Plan B involved food – then unbolting the roof hatch on the Defender and heading out to cover some of the tens of thousands of acres Craig shoots over – it was shaping up to be a late one! At 10ish we were joined by Craig’s regular lamping partner, Ben and as darkness fell over the Welsh hills, we headed off into the night armed with various calibres – and a few gallons of “fakey wakey” -like Red Bull, but a fraction of the cost!

With Ben at the wheel and Craig and I “out back” we shone out into the vast countryside and, as if on cue, a lampshy fox showed itself then turned tail and made away into the treeline – that’s one fox that’s going to take some catching up with but I don’t doubt that sooner or later these boys will get the better of it. The Defender has been modded especially for foxing – big wheels and tyres for ground clearance, a custom “hatch” through the roof, enough lights to see Liverpool and plenty of power outlets for various lamps. After another 20 minutes or so Craig spotted a flash of eyeshine high up on a grass bank so we headed off road to try and locate the offender. After carefully negotiating a wet grass bank – and having seen nothing but a few rabbits, we headed back down towards the road and sat tight by the road were eyes…

Initially unresponsive to any call, the owner of these eyes sat tight – and after some teasing from Craig (a combination of the BFC SS, the Original and the palm of his hand) the eyes slowly moved towards us. I’m a big believer in if I can’t ID what I’m looking at – then I don’t shoot and something was not quite right… Whatever these “eyes” belonged to was certainly very foxy – but the colour was very dark – and very red… Not what I would expect to be seeing… I made this clear to Craig and he wound the brightness up on the 170 – and almost immediately, the “eyes” turned broadside and made for the fenceline on the road – 100% fox – 100% not a safe shot as it was on the road… Damn it!

Ben negotiated back down the road and we lamped into the field opposite and sure enough, in the middle of the field at around 120 yards was the same fox – trotting away from us. The far edge of the field was around 160-180 yards. Relying on Charlie’s almost habitual “one last look” I kept him in the scope ready for a quick shot once he’d almost made cover… As he approached the edge of the field I was ready for the shot only for Charlie to carry on – didn’t stop to look back – and (as Craig would say) there he was… Gone!

Back to where we started

We then headed back to where we had been zeroing earlier in the day and, on entering the field, Craig and I spotted a distinct flash up on a bank where there were no sheep – whatever it was up there, it didn’t belong to the farmer so we shut the engine off and called to try and spot the eyes again. Every so often we’d get a flash until finally, the fox presented itself around 120 yards away on a steep bank. She was sat tight on level ridge and presented a pretty easy shot… Craig wound the lamp up to 80% and with cross hairs on her snout, I squeezed the trigger to send a 53gr Vmax in her direction. A resounding “whump” (how do you spell that noise..?) and lights out suggested she was down – and Craig – ever the gentleman – offered to head up the hill to find her.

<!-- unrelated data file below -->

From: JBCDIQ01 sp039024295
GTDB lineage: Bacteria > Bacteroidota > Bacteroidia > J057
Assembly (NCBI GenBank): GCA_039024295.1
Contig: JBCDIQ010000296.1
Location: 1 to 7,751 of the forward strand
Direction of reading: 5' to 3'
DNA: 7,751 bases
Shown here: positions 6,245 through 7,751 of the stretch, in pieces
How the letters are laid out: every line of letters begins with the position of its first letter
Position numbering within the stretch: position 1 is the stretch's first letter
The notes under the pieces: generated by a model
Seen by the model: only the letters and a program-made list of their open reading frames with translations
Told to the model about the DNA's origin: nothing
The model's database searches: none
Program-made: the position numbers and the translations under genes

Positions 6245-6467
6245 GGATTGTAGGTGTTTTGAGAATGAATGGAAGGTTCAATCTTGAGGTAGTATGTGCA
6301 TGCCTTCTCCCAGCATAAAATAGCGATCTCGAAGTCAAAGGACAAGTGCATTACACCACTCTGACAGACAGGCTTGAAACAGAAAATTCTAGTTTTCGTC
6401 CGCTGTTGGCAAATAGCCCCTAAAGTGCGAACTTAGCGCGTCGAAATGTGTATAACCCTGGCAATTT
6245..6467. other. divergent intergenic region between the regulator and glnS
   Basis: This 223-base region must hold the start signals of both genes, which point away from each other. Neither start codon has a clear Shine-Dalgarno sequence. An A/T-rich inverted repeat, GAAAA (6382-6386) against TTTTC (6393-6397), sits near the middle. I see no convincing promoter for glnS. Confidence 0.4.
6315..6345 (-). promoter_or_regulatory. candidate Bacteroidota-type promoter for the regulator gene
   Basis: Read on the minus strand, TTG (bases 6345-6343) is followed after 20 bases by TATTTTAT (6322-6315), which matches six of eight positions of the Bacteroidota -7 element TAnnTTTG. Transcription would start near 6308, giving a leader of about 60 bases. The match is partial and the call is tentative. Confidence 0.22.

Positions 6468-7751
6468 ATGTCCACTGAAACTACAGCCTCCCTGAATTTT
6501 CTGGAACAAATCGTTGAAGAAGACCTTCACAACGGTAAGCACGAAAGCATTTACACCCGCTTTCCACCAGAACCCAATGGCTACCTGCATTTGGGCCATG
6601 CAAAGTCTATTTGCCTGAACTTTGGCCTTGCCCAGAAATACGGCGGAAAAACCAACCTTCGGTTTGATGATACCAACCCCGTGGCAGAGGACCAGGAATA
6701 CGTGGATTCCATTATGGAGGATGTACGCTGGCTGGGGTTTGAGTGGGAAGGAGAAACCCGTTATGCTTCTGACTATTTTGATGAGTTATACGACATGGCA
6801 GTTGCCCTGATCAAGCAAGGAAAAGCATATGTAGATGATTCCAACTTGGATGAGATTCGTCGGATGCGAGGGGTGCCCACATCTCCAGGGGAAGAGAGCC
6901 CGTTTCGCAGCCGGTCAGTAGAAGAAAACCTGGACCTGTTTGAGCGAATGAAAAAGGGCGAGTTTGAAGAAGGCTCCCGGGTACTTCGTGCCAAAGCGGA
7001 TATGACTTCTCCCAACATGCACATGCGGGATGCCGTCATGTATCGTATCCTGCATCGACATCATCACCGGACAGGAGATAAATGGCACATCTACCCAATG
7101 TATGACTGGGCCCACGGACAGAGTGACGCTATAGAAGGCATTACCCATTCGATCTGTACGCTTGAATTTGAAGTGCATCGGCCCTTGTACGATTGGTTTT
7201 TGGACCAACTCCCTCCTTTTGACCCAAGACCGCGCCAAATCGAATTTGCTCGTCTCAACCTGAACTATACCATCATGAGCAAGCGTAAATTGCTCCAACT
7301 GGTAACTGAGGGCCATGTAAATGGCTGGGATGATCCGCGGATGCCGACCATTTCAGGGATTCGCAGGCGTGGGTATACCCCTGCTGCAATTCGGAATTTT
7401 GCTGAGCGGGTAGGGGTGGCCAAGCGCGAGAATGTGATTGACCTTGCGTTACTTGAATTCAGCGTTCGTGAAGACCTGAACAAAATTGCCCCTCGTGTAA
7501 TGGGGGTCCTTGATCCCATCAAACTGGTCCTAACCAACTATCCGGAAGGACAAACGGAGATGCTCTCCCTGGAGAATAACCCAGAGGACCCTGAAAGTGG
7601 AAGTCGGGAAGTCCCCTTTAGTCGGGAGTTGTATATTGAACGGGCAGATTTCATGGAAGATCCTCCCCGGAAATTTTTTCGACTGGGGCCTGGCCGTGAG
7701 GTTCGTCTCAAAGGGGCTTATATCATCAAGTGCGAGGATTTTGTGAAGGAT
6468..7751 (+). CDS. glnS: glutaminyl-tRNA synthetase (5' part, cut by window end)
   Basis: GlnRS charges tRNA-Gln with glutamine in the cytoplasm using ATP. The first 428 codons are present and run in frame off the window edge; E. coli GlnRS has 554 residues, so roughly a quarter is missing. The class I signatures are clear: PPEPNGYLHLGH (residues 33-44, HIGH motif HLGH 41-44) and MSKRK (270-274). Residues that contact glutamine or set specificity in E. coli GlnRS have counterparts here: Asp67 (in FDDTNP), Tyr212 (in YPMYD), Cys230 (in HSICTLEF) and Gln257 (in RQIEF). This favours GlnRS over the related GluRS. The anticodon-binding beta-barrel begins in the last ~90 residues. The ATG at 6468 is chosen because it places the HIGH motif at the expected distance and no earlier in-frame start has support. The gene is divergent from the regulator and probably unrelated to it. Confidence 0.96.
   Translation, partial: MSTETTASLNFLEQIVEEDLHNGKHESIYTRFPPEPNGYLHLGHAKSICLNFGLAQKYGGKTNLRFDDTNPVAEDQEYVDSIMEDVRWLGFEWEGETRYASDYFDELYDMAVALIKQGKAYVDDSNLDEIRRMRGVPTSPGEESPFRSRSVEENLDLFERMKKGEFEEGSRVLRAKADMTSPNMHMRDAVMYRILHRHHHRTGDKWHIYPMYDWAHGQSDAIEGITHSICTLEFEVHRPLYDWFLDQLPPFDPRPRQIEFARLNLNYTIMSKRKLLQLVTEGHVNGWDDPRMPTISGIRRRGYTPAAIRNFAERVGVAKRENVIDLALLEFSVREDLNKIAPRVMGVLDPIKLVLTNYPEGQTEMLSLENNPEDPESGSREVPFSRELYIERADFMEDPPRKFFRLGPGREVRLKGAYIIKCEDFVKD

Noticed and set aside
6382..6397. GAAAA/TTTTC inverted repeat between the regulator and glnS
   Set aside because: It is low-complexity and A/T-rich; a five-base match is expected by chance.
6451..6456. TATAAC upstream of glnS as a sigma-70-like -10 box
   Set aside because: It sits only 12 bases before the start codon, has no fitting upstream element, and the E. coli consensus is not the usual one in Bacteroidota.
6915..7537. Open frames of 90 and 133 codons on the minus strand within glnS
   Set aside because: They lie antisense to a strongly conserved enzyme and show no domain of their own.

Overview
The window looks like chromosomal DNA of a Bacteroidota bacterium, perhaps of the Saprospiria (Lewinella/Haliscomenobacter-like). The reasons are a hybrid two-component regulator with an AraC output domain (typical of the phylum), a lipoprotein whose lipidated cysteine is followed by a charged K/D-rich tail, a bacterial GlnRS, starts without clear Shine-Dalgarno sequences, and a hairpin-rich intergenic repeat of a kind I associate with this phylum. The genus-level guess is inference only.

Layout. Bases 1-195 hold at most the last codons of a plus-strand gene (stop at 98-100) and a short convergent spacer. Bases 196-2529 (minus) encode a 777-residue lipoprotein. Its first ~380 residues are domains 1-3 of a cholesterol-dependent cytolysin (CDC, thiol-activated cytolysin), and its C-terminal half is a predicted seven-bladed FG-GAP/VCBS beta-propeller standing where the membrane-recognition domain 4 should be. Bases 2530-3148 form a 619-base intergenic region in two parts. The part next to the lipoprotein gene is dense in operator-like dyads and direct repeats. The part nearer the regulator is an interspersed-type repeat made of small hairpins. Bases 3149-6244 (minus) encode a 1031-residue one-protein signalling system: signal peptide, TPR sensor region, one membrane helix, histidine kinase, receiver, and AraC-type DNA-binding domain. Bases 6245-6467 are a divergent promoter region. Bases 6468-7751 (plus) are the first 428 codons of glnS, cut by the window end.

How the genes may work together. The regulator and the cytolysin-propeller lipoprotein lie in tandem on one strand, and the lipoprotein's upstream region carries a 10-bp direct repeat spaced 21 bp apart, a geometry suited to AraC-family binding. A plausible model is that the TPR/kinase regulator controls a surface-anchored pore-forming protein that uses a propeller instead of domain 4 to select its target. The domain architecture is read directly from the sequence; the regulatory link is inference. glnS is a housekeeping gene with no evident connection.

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A few minutes later – and with a sweat on – Craig returned, vixen in hand and the 223 homeloads had claimed their first kill. A clean hit to the neck had dropped the vixen clinically and humanely and she was lay exactly where she had been shot. A good result all round.

Time to move on… The 223 was packed away and the baton passed to Craig who was shooting 55gn Vmax through his 243 – all we needed was a fox… Sadly this proved more difficult than we’d anticipated and at around 3.45am we had to concede to the rising sun – Good light stopped play – and so headed back to base.

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After the usual banter and farewells, I headed back down to “sunny” Herefordshire and pulled onto the drive at 5.42am – I’m sure I remembered telling Craig sometime during the previous day that I didn’t want an overly late one – I guess he figured that quarter to six was an early one!

Ben & Craig… Thanks for a cracking day / night – though I must say… Love your company – Hate your hours